I have a love / hate relationship with attachment parenting. I love fostering closeness with my children, I love being gentle with them. I love when my kids and I successfully communicate. I enjoy taking care of my little ones in a loving way.
What I don’t love is how challenging discipline can be. The stereotype is that people who choose gentle parenting DON’T discipline their kids, and this accusation is not totally unfounded. True attachment / gentle parenting is not permissive parenting, and it is not avoiding setting boundaries, but in practice… setting and enforcing boundaries gently can be a huge challenge.
When we set out figuring out how to discipline our child I knew a few things: first of all, I did not want to screw up my kid or give her problems later in life. I knew that there had to be some kind of order. However it happened, I did not want wild kids with zero boundaries. I did not want our method of discipline to exhaust me. (Hard is okay, but it had to be manageable). I also knew that I didn’t want to be cruel, violent, or for my discipline to lack meaning.
What I’ve settled on (for now, I tend to change things when they stop being effective), is that boundaries work for us. Meaning what we say works for us. Natural consequences work for us. We don’t spank, we don’t do time-outs, we don’t assign out punishments that are the same for every offense.
My two year old is a professional boundary pusher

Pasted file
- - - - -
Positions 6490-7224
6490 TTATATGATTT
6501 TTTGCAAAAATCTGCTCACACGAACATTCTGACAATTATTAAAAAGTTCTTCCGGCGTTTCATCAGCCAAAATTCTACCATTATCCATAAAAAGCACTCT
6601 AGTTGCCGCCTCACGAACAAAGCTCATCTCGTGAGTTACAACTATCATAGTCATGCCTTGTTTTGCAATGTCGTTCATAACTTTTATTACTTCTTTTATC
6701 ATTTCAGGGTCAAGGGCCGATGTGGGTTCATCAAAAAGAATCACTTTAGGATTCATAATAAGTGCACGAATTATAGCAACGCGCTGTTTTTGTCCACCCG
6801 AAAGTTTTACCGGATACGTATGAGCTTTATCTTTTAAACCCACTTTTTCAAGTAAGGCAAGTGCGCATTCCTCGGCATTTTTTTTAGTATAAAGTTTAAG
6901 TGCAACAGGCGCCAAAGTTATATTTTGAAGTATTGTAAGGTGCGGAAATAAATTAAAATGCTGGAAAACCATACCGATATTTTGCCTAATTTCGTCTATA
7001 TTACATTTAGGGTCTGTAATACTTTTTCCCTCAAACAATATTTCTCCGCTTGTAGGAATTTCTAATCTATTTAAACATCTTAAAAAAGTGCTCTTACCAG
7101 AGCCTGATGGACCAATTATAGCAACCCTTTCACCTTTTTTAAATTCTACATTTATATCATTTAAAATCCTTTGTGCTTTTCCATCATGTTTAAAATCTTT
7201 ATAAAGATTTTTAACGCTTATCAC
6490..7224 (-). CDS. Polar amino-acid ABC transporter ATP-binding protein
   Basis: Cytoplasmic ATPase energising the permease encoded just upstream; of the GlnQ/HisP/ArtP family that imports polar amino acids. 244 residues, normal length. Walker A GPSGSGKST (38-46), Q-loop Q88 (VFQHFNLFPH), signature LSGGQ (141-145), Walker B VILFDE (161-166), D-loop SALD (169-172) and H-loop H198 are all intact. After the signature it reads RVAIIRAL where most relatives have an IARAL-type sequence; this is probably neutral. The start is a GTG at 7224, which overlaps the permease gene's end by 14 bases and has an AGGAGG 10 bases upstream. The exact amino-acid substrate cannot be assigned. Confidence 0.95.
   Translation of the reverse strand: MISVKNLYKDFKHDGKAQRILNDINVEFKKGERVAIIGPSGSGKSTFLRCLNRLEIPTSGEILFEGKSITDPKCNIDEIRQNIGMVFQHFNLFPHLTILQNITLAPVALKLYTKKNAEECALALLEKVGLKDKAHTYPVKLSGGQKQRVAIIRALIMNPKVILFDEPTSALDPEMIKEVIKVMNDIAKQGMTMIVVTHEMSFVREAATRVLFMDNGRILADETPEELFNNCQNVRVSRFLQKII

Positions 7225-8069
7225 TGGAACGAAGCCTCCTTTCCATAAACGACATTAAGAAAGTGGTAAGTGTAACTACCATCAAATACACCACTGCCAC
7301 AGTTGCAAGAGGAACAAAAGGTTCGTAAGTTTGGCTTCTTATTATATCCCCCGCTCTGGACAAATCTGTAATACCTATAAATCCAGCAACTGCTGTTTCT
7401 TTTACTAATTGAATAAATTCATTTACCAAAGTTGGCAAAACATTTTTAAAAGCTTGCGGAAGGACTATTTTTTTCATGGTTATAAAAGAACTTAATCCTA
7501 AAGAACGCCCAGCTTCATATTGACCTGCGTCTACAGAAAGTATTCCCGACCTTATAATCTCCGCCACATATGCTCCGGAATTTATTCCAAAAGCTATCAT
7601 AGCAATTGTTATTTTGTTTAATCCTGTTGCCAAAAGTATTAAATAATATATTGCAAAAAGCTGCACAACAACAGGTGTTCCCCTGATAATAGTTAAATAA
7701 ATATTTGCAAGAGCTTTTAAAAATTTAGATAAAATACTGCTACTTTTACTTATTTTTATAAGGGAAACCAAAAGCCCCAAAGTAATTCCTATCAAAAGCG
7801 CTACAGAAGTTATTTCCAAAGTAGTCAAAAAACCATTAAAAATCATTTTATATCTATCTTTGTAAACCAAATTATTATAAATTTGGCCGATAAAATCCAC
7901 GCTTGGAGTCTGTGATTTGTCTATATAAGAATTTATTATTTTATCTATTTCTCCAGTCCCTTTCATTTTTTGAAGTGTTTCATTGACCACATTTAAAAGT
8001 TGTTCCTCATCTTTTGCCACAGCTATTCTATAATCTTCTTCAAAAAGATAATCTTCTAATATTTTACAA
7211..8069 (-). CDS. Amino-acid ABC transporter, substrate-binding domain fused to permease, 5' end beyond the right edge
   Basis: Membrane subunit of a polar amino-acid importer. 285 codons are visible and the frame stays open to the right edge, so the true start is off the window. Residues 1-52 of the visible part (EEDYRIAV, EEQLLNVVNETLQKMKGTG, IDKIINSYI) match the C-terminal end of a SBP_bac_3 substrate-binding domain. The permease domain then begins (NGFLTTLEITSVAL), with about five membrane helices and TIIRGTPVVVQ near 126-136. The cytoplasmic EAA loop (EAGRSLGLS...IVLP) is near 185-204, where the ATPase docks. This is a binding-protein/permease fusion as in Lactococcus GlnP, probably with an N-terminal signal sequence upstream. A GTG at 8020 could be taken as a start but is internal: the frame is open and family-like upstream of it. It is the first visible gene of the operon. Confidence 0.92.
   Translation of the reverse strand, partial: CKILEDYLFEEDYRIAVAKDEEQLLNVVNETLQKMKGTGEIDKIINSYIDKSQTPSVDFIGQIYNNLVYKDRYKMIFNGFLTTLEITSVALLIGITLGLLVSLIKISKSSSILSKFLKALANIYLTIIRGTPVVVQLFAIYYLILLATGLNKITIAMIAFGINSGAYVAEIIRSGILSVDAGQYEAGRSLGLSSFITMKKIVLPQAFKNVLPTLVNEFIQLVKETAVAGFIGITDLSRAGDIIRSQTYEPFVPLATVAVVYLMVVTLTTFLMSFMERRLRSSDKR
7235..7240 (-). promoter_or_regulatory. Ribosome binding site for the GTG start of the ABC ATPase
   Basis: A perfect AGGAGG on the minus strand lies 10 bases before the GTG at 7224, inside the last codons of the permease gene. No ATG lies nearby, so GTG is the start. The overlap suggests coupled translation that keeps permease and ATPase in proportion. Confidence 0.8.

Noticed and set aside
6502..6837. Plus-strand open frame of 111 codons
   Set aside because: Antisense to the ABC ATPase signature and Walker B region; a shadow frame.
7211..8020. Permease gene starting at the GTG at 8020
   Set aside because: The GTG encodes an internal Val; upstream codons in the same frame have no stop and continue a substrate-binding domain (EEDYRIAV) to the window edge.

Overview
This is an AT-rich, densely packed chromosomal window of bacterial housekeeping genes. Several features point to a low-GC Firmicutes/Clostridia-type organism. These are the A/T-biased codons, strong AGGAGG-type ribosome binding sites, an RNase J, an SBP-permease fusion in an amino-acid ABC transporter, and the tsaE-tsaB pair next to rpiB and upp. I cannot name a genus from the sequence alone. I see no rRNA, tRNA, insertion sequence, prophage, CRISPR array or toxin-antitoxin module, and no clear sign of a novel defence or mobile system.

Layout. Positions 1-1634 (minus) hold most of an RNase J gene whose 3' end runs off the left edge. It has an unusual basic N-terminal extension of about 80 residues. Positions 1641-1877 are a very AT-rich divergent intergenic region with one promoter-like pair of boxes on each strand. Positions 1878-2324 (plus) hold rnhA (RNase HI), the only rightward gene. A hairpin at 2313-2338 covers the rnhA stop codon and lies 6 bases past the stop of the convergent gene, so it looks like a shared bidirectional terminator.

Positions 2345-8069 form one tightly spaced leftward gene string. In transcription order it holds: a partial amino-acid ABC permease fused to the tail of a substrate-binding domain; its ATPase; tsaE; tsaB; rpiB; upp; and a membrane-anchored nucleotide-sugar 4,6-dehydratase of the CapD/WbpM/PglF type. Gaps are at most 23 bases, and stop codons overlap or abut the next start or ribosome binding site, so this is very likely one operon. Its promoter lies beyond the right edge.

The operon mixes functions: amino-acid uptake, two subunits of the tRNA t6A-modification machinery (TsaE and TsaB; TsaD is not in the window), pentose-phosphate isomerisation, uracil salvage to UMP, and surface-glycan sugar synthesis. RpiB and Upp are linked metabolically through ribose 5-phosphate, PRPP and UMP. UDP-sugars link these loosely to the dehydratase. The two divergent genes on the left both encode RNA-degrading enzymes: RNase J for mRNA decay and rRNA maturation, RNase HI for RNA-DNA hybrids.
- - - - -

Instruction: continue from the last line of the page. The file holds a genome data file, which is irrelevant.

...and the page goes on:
It feels like your baby is manipulating you– she won’t stop crying, she won’t sleep in her crib, she is asleep until the SECOND you put her down, she demands to be held all the time. Your friends kids don’t do this do they? Maybe your relatives think you’ve spoiled her by holding her too much and just need to suck it up and let her cry.
Does this sound familiar? To many moms, it does. You are not alone. You are among a sea of women who have heard this before and have talked about it and searched for solutions. Much research has been done. Many theories have been tried. Now let’s find what works for you.
Yesterday I was sitting at my dining table talking about motherhood with a friend I hadn’t seen in about 5 years, (the amazing writer, journalist, radio lady Kate Powell) and we were discussing how much harder parenting was before my baby could speak. One of the most important things I think I have ever helped my daughter to learn is to say what she is feeling. Once Miriam first began to learn how to express feelings and needs, she was happier, more comfortable, and had this “aha” moment where she understood that we cared what she was thinking and feeling, and that she could communicate those things to us.
Katie and I joked around that many 40 year olds don’t know how to express their feelings, and it’s much harder to learn at that point. Unfortunately, this is very true. Somehow in all the education we receive as young people, talking about what we feel and what we need can fall through the cracks.
I have yet to meet a parent or child who says, “I love time outs, I think they are such a great and effective tool”, and yet, the use of time out as a discipline method is still extremely popular. Trying other options, new parenting techniques are slow to catch on because people have a “well this worked for my parents” or “why test it out on my kids” approach. I won’t write you some hooey story about how letting your kids run wild is best for them, or that setting boundaries is wrong. What I will try to do, is empower you to set comfortable boundaries and teach what is right and wrong in a way that you and your child both feel good about.